In the above described configuration, the peak - peak intensity (A phase output-B phase output) of the square wave output (Ipk-pk) is as follows:

Ipk-pk =Iout sin 2φm sinΔφ,   (2)

wherein (Iout) is the maximum output intensity of gyro 2 under total constructive interference of the clockwise (CW) and counterclockwise (CCW) beams from light source 14, (φm) is the zero peak amplitude of the square wave phase modulation input and (Δφ) is the clockwise/counter-clockwise optical phase difference. FIGS. 2A-2D and 3A-3C graphically illustrate the gyro output intensity changes described in equation 2.

The closed loop signal processing illustrated in FIG. 1 is designed to force (Δφ) to zero. The amplitude of the square wave output from detector 16 is the error signal in the feedback loop. When the feedback loop has settled, a steady state condition exists as shown in FIG. 7. The output of the digital signal processing is a staircase pattern as illustrated in the Figure, where the time duration of each step is (τ) seconds. With this waveform, a clockwise-counterclockwise phase difference equal to the step height is imposed. The feedback loop varies the step height in order to drive the error signal to zero. At this point, the phase shift represented by the step height is equal and opposite to the Sagnac phase shift. Therefore, a measure of the step height is all that is required to discern rotational rate of gyro 2 as seen by coil 6.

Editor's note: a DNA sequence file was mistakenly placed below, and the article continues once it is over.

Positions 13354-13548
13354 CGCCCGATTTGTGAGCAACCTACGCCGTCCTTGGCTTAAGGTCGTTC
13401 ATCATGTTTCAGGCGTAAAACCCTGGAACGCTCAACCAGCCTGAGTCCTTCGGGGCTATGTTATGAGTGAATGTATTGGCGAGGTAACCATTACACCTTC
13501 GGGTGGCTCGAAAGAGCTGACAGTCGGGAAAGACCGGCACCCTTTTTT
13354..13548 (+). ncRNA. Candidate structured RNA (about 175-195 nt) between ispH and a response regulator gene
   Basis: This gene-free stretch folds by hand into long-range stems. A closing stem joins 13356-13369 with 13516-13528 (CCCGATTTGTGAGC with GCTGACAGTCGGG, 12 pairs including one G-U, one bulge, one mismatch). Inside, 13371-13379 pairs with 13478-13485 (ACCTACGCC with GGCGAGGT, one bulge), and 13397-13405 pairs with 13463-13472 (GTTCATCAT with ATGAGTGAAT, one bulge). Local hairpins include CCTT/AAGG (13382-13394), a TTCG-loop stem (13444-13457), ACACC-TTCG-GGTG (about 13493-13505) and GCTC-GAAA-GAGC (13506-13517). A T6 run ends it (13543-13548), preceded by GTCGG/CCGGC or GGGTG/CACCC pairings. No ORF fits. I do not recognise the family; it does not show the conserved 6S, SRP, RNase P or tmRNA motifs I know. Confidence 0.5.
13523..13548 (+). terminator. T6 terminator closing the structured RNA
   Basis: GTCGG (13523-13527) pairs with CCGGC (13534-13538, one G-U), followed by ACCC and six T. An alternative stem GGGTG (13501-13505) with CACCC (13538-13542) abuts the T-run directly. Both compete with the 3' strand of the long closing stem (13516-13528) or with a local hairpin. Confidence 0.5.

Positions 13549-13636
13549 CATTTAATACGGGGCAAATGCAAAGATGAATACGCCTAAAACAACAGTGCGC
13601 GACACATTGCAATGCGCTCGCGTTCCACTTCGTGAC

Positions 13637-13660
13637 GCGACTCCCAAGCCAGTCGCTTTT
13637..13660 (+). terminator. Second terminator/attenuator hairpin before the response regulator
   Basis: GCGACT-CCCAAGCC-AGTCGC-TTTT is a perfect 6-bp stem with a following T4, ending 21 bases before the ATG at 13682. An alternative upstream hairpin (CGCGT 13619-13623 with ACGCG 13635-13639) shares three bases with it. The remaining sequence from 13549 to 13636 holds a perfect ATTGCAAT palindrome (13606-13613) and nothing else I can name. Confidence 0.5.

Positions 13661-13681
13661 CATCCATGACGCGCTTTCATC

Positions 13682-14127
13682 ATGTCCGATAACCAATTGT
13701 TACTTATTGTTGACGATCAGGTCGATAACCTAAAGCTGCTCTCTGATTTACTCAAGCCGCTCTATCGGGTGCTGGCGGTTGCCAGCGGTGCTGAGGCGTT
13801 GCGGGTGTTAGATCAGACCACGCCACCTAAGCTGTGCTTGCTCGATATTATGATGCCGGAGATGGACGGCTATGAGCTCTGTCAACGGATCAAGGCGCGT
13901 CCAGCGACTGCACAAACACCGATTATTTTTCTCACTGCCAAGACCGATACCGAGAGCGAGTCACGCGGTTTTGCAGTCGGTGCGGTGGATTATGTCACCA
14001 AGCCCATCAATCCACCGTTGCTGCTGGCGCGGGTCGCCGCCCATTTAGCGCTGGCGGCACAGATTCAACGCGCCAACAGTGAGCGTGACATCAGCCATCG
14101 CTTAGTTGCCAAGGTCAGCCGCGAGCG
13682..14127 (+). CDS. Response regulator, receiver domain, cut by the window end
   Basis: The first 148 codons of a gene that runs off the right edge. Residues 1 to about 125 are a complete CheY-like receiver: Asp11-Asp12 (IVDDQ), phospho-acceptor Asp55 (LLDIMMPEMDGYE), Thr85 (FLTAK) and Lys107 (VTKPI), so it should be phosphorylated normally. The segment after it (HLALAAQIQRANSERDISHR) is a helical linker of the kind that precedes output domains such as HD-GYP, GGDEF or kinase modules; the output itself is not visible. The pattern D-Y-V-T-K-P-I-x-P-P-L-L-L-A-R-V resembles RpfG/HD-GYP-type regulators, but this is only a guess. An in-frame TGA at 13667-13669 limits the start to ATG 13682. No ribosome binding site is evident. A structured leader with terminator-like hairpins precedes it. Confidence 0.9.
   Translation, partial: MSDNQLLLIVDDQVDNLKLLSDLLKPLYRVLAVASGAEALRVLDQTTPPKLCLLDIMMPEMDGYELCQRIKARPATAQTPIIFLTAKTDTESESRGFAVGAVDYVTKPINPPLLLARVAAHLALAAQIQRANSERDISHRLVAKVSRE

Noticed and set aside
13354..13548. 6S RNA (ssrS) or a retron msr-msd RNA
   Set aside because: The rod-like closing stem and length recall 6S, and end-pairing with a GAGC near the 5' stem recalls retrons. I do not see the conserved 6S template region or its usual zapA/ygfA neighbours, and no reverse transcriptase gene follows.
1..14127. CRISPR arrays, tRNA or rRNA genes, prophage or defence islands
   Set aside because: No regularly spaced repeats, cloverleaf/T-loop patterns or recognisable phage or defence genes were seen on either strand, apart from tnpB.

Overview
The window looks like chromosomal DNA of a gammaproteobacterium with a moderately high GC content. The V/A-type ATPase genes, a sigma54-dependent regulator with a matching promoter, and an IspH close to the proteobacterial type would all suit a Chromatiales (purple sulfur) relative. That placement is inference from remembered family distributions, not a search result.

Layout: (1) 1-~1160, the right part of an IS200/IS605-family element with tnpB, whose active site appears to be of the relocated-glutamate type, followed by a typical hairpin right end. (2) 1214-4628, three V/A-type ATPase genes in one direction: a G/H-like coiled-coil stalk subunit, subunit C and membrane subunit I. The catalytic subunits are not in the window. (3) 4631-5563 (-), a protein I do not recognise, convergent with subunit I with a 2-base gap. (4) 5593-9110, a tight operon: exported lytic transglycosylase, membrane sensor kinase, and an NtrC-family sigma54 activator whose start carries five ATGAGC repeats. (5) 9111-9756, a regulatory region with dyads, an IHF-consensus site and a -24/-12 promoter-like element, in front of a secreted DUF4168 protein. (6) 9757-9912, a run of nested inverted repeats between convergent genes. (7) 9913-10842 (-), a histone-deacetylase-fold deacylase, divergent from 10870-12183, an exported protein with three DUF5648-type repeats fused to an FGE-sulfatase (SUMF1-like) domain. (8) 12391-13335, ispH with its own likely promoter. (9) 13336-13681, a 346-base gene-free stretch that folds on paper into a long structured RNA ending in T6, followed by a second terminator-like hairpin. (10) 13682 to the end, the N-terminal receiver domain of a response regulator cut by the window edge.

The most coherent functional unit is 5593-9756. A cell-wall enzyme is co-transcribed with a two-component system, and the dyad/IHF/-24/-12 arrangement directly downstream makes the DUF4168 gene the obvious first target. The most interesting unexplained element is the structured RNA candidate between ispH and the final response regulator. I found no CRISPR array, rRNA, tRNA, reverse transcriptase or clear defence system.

It will be appreciated that the task of the feedback and signal processing described above is to establish the correct step height and to properly interpret the step value to establish the rotational rate of gyro 2. A simplified block diagram of the feedback loop is illustrated in FIG. 1. The details of the digital signal processing are illustrated in FIGS. 4 and 5, as will be next discussed.